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‘Loneliest sheep’ forced into hiding after dramatic cliff rescue

A Scottish ewe, dubbed “Britain’s loneliest sheep” is in hiding after she was dramatically rescued from a remote highland beach, where she has lived for at least two years.

The sheep, now named Fiona, was rescued on Saturday when farmers winched her to safety up a sheer cliff face, which had prevented her from rejoining her flock.

She has since been shorn of years of overgrown wool, and it was planned for her to spend her days at Dalscone Farm, a petting zoo near Dumfries.

Those plans were put in jeopardy and Fiona was whisked into hiding when an animal rights group accused the farm of exploiting her as a “spectacle” and picketed the property.

Kayaker Jillian Turner first spotted Fiona alone and isolated two years ago as she paddled along the remote, cliff-lined shore at the Cromarty Firth with her kayaking club.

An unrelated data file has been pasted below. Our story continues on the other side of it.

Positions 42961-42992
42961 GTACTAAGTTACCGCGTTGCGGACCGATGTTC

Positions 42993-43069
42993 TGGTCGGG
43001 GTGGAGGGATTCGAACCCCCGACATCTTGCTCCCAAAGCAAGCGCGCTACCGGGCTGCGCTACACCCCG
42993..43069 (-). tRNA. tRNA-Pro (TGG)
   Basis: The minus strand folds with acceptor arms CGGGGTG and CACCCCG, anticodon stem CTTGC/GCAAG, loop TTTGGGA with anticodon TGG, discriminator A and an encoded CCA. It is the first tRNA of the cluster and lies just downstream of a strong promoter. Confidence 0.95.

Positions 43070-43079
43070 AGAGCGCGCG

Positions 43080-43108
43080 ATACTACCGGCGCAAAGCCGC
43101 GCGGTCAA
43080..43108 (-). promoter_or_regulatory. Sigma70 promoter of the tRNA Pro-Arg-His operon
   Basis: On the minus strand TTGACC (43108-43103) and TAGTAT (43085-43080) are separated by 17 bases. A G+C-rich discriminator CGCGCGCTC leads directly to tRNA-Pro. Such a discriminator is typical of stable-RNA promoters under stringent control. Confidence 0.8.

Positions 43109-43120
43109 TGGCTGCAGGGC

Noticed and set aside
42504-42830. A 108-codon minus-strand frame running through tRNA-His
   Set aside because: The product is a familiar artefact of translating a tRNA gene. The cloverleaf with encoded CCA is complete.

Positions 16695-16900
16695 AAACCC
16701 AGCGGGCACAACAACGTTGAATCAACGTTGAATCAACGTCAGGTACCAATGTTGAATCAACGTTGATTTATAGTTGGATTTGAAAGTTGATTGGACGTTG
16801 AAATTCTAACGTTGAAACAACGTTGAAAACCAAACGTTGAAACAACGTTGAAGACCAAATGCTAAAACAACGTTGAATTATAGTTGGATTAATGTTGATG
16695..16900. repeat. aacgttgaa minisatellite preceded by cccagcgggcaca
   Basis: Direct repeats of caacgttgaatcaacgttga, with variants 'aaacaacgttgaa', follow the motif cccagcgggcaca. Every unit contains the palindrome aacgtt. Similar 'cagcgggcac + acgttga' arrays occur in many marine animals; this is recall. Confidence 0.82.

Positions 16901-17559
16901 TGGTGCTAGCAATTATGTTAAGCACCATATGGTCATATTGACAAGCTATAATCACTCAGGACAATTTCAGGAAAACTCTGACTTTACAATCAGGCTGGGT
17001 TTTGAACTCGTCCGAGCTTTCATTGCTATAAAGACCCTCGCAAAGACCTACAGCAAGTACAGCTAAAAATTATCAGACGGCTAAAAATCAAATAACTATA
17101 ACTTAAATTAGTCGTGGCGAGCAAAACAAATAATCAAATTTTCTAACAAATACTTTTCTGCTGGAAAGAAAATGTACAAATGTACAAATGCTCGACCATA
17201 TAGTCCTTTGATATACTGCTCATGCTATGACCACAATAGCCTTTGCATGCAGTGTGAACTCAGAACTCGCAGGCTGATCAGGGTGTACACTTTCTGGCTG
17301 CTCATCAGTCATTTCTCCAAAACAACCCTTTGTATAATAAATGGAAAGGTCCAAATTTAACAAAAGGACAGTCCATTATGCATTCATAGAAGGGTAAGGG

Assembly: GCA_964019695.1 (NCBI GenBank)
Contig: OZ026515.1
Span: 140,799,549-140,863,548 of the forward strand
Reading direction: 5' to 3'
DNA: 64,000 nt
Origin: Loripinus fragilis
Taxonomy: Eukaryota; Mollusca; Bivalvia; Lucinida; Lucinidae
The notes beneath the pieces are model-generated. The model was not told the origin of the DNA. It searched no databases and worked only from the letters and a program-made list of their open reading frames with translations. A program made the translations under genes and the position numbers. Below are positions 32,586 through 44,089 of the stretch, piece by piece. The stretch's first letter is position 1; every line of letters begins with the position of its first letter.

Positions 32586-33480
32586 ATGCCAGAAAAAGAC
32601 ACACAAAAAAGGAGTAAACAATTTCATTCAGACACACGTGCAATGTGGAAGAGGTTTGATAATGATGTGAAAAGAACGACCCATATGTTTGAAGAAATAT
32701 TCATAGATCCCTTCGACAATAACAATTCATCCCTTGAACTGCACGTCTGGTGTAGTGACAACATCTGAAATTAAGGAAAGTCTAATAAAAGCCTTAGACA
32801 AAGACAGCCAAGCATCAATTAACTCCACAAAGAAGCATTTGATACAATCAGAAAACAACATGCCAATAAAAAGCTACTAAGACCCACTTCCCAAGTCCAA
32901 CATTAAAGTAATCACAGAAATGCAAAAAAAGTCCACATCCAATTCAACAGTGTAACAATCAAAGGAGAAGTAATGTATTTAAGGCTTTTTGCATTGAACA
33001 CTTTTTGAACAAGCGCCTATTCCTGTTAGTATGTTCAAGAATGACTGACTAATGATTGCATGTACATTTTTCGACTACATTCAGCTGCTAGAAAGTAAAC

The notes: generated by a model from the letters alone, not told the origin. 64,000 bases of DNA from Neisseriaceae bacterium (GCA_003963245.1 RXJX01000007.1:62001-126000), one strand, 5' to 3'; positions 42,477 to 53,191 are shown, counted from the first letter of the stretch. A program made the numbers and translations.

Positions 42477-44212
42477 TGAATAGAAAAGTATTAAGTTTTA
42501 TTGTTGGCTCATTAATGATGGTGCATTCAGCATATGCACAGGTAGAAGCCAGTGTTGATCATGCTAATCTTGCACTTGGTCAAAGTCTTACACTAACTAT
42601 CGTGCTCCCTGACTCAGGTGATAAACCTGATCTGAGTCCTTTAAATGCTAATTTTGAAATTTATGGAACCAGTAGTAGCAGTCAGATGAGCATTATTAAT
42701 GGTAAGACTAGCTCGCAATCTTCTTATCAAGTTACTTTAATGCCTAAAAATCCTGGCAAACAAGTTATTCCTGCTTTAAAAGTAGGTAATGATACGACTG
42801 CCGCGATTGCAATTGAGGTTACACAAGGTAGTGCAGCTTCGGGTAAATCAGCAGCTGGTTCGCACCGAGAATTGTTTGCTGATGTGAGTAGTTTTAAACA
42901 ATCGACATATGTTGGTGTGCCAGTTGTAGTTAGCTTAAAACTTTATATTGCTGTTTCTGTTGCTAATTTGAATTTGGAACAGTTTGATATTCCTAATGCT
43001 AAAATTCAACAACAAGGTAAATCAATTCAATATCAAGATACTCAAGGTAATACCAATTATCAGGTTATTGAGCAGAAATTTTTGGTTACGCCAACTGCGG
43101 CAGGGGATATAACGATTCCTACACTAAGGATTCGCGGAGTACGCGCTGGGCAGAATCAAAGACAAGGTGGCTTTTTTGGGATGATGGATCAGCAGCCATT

The sheep’s plight gained media attention last month when Turner returned to the area and photographed her still trapped on the shore beneath the cliffs.

Fiona was dubbed “Britain’s loneliest sheep” and an online petition to rescue her attracted thousands of signatures.

After Fiona’s rescue, a small group of activists from Animal Rising – who said they had their own plans to rescue the sheep – staged a protest at Dalscone Farm on Sunday.

“It was a peaceful, non-violent demonstration. We want Fiona to be re-homed at a sanctuary rather than a petting zoo,” a spokesman wasd quoted as saying by the BBC.

Farm manager Ben Best of Dalscone Farm said in a Facebook video that the farm was closed for the winter and would not welcome visitors for several months.

He said staff and family members felt “intimidated” by demonstrators who were holding “Free Fiona” placards and flying a drone and .

Fiona, who is reportedly in a healthy condition after her isolation, will now remain at an undisclosed location until the dispute over her future home is settled, the BBC reported.

Fiona’s rescue operation was led by professional shearer Cammy Wilson, who told the BBC he became determined to help the sheep after seeing online criticism of the farmer whose flock she once belonged to.

The owner had made several attempts to rescue Fiona, but said it posed a danger to himself and his employees.

Wilson said his own commercial farm was not set up for looking after Fiona, and he believed Dalscone Farm was the best home for her.

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